• Grandpa (Alfred) and Grandma (Anna) would talk together in Swedish. The kids all spoke Swedish including son & daughter in-laws. There were never arguments and they were very happily married. Grandma would show her children a purple spot above her ankle where a snake had bitten her when she was still in Sweden. She was out stacking hay when it happened. Some men slashed her leg to suck the venom out. She was sick for a few days. Grandma (Anna) was a great cook. She put lots of pepper in her food. She made delicious Swedish pancakes. She made lots of sweet rolls, bread and cakes. She never made cookies. Once a week they would have soup. They had lots of vegetables and meat. They had their own pork. She made good Swedish meatballs. She would put up 500 bottles of fruit open kettle. Little Joe was an Italian man who lived across the street from Grandma and Grandpa (House in the background . He kept a pretty good garden. Grandma would hand me a few coins and send me over to Little Joe’s to buy some celery. He was very poor and a bit of a recluse. I’m sure this was big help for him to “sell” a little of his produce. When we went to visit Grandma & Grandpa, Mother (Elsa) would tell use to go out along the front ditch and get some fresh water cress. She would use that “special” water cress in our salads. Also, in the early spring you could pick wild asparagus along the front and back ditches. Delicious plum trees lined the back ditch. < Holger Jorgensen & Neils Anderson It seemed that Grandma (Anna) never sat down. She was always moving around asking everyone “have you had enough to eat”, “you need to eat some more of this”, “do you need anything”, “can I get some milk for you” picking up or cleaning up something, etc., etc. She seems so intent on making sure everyone had everything they wanted. Mother (Ruth), Kaye and I (Connie) and Aunt Vi, (Viola) Gary and Bob would go to Grandma's quite often. I would always throw my arms around her. She used to get on her knees and chase us kids. When we went to Aunt Vi's, Grandma would rest in the hammock fastened to two trees. Gary had a guinea pig and put it on her stomach one time, and it scared her.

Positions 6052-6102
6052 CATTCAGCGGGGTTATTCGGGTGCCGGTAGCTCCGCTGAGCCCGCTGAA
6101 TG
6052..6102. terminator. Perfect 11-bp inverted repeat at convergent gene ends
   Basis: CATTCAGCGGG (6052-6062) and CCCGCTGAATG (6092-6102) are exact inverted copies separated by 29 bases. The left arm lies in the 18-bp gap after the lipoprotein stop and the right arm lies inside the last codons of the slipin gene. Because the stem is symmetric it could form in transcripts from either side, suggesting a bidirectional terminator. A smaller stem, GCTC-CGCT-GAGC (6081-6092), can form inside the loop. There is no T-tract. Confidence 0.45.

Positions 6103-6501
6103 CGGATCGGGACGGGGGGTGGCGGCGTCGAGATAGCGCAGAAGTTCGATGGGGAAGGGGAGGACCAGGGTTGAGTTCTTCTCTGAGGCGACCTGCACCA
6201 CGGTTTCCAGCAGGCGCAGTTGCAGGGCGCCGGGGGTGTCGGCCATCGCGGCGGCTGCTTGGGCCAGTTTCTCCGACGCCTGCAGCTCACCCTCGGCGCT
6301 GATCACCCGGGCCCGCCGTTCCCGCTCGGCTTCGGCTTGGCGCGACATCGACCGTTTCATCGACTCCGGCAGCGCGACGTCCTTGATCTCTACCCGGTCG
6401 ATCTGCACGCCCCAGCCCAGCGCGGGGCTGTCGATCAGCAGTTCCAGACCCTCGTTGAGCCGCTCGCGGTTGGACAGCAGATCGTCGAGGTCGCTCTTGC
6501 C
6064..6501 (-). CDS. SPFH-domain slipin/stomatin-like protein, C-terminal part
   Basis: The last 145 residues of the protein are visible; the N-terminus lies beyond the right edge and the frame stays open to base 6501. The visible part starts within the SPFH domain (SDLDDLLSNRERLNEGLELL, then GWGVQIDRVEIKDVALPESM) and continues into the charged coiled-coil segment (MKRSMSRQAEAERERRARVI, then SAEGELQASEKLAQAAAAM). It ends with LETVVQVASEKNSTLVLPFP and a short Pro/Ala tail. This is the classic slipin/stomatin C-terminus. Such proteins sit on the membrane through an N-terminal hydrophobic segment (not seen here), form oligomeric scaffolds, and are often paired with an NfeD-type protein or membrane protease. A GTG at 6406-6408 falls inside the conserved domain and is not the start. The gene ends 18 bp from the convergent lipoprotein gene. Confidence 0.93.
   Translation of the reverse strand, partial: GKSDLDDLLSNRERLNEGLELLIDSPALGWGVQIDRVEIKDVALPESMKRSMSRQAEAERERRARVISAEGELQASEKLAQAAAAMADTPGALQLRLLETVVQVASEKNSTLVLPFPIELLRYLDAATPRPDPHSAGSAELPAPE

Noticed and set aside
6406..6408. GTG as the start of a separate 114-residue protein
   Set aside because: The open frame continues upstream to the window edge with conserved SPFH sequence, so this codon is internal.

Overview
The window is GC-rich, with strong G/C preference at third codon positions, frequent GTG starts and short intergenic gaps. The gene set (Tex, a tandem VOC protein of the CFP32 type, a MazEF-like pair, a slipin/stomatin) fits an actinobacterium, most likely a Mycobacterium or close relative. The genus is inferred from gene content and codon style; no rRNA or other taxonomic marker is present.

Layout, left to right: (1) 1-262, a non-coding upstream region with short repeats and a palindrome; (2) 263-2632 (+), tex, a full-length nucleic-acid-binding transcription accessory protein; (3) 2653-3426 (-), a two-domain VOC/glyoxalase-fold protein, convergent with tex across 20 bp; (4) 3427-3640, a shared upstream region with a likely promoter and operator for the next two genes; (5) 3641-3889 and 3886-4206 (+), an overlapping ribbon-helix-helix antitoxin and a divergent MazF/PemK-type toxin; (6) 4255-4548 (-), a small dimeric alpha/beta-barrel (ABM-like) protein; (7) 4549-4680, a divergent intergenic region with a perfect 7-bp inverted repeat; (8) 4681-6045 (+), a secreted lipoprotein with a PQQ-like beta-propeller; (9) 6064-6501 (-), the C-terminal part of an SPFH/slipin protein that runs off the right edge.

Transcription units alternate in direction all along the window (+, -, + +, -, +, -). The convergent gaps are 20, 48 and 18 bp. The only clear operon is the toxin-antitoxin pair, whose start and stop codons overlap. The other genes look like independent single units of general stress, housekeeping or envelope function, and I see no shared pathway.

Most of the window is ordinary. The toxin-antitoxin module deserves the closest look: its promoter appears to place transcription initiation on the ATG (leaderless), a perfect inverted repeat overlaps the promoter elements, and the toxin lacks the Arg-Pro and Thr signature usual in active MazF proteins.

• Her (Anna) house always looked nice. Her living room was just for best, and we didn't go in there. They had a flowing well, and the water was so cold and good. All the cousins liked to play in the barn and climb on the hay and straw. There was a big ditch out in back that we walked along also. Uncle Harry and Denny lived there when Linea left. Two larger chicken coups were built and for several years, Uncle Irvin lived there and took care of the chicken business. Everyone loved our sweet Grandma. We all liked to have sugar lumps when we went Grandpa was a very good man. Grandpa would rent a surrey from the livery stable once a year and take the family (10) to a birthday party in Salt Lake, at 7th W. and 7th So., his brother (Erick) and sister (Lena) lived in that area. They would leave early in the morning, and get home before dark. Another yearly trip was to Nibley Park on 7th E. and 27th So. They would take a streetcar and go on a few concession rides and have an ice cream . State Street Looking South
    • When we were out with Grandpa, he would occasionally sing a song, in Swedish, and do a little “Swedish” jig or type of tap dance. We thought it was great fun. Grandpa was the life of the party when the Swedes would get together. He would tap dance and tell jokes. But, Grandpa seemed very quiet and reserved to some of the grandkids who did not get to see his performances. We must remember the flowing well. Just to the side of Elmer, in the photo, is a lilac bush. Behind it was their water well. This water was from an artesian flowing well and was the best water anyone would ever drink. Some of the large chicken coups are in the background.  Irvin & Elmer & cat. The well had a box into which the water flowed. The water was always the same temperature, nice and cold. Dad, Alfred, would make a home brew beer. After he got home from a long day at the smelter one of the neighbors, Emil Erickson, would stop. They would go over to the well box and get one of Dad’s home brews and sit under a tree and cool off. Grandma might not let them come into the house with the home brew. Some memories of my Mother (Anna) are: (From Elmer’s Biography) I remember Mother as a constant worker, never loud, but always soft spoken and always loving to her husband, her children, all people, her Church and her native land. Her house was always orderly and clean. 3 meals were prepared 7 days per week. Cooked on a coal stove. Dishes, pots, pans cleaned and put away (no electric dishwasher) Clean clothes - ironed- (no electric irons no electric washer or dryer) and put in their place. (for a family of 10) She took me alone in a private room and taught me to pray as she prayed for me in Swedish. Her entire life's earnings probably was less than $500.00 Some memories of my Father (Alfred) are: (From Elmer’s Biography) He was kind & soft hearted, impatient, generous especially to me. He was strictly against foul speech, cigarettes, immorality, necking, dishonesty of any kind. He tried to teach his children how to work, save money. He was hard working, ambitious, clean, well organized, politically opinionated (a socialist). Never left the Lutheran Church, Never joined the Mormon Church, but never stood in my way. He donated $1,200.00 to my mission. Helping his children improve themselves was his life’s ambition.